“The Wrights did their homework,” explains Kinder. “Their home truly reflects their personality.”  Most of their pieces are typical of the first half of the 19th century. “We tend to be drawn to the Sheraton, Chippendale and Hepplewhite styles,” says Kristin. “The house style we picked fortunately goes with the simpler style of furniture that we also like.” Kristin points out, however, that they never wanted their home to feel like a museum. They have also included modern furnishings, including some basic and comfortable upholstered furniture. The Wrights found their pieces through many sources. While some of the furniture came from Kinder’s SPACES, the couple has uncovered some great finds at local antique shops and estate sales, as well as on eBay and Craigslist.

A dining room includes a fireplace and is large enough to hold a table for eight. Across the hall, the living room houses a matching fireplace and offers the creature comforts that only upholstered furnishings can provide. Kinder found lovely sea grass rugs for both rooms. These rugs are popular for their texture, look and durability, and provide a warm tone, all the while withstanding the traffic of a busy household.

The home, free from window treatments, affords incredible views of rolling hills and far-off mountains. The Wrights had no idea when they bought this land of the beautiful view that lay hidden among the trees, but when they cleared off a high spot for the home site…behold, there it was!

Framed prints featuring both wildlife and historical maps hang throughout the house. According to Kristin, the Wrights have found most of their hanging art at James River Framing & Art in downtown Lynchburg. This local gallery’s prints certainly add charm to their home.

The floors are a beautiful heartwood pine. They were reclaimed from a cotton mill in Georgia and purchased through Antique Building Products in Amherst. A tung oil finish gives them that weathered glow that only rescued old flooring can provide.

The inviting kitchen is free from cluttering gadgets, keeping with the style of a traditional kitchen of yesteryear—yet has everything a modern family would ever want or need. The countertops, fabricated, designed and installed by Spectrum Stone Designs, are made from soapstone that is quarried locally at Alberene Soapstone Company. Typically used for lab counters, soapstone is a popular choice because it does not have to be sealed. One entire kitchen wall is lined from top to bottom with white cabinets and drawers.

According to Kristin, “We spent a long time looking through magazines and old house pictures. And we looked at a lot of old houses as well.” Frank adds that there is a “trend toward new-old houses.” The idea is to try to build something that is consistent with the area and tells a story about the progression of the house as it ages. The front portion of the Wrights’ home appears to have been built first, and the back area with the kitchen, den, downstairs bath and upstairs master suite and bath added later. The home appears to have evolved over time.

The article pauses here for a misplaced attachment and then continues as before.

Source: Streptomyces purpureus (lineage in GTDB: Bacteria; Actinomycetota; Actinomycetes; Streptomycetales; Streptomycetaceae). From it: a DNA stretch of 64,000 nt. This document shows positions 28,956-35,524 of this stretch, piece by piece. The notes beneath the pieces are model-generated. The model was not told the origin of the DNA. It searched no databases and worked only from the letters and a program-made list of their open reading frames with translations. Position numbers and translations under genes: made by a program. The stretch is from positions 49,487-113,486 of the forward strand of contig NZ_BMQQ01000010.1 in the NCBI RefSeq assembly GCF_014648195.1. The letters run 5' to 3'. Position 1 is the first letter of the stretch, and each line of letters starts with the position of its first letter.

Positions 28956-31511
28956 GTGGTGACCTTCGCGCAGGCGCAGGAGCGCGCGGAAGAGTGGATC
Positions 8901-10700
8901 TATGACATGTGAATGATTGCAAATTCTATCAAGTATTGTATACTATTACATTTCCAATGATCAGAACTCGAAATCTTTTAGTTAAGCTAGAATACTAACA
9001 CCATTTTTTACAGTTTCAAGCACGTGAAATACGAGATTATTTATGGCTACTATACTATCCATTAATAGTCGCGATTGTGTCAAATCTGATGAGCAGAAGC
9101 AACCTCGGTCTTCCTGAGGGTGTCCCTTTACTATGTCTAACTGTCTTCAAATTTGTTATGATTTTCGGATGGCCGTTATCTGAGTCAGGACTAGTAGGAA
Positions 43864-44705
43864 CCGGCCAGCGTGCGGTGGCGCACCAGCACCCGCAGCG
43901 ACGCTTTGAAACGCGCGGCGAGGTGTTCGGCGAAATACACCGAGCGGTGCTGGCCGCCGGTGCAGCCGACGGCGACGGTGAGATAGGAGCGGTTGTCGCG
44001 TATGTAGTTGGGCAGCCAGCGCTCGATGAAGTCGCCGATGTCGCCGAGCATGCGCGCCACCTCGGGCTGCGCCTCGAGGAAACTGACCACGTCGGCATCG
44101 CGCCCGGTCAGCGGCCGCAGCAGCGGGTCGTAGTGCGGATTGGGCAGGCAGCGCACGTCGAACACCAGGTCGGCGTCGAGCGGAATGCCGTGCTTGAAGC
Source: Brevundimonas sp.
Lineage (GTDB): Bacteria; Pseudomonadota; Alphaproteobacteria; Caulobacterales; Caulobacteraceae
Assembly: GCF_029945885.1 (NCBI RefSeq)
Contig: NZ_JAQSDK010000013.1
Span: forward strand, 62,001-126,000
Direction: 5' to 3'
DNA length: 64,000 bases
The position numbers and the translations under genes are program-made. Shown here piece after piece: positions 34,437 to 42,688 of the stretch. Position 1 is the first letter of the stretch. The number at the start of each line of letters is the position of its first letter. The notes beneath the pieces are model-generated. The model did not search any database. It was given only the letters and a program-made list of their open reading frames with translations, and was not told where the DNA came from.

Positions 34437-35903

Bathrooms would not have been included in the original home. They would have been added later. In the Wrights’ home, the master bedroom bath follows the design of a 1910 bathroom with a hex tile floor, and subway tile on the walls of the tub and shower area. Subway tile, which is thicker than most tile and has thinner grout lines, gives the bath a very distinctive, period look  and adds to the total charm of the bath. Barn-red cabinets and soapstone counters provide a strong contrast to the white wainscoting beadboard walls. On the tiled floor is a Dash & Albert woven rug. Known for its durable, colorful and affordable products, Dash & Albert rugs grace several rooms in the Wrights’ home.

The children’s bedrooms boast large fireplaces. Each room reflects their interests. One room features everything seaworthy. And the room on the opposite side of the hall is decked out with railroad memorabilia, including a train on its tracks and a miniature version of the family’s farmhouse.

The back porch is everything one would dream about for a screened-in porch. Ample in size, it looks out into a field and far off into a forest. The white clapboard walls stand out against the “haint blue” ceiling. Historically, the paint choice for porches has often been a shade of blue that ranges from turquoise to sky blue. Theories for using this blue include warding off evil spirits, extending daylight at dusk, and helping keep bugs at bay.

Eventually the Wrights will build a shed behind the house. After all, what farmhouse does not have a shed? Even this will appear as though it has been on the property forever. Plans include a dry-laid rock foundation and rough-cut lumber for the sides, topped with a painted green hand-crimped tin roof. It will look like any other old shed on an aged farm. Other farm improvements include a vegetable garden that their two young sons will tend, and lots of fencing for a herd of beef cattle.

Frank says that as a child he always loved being in places, like the Surrender Grounds at Appomattox, where nothing modern was in sight. “If you stand in our yard, you really can’t see anything that appears to be modern except for the cars and tractor, so in essence, it’s a realization of a childhood dream,” he says. Unassuming yet elegant, the home and interior design all come together. Here, form and function work to create a perfect home for this family.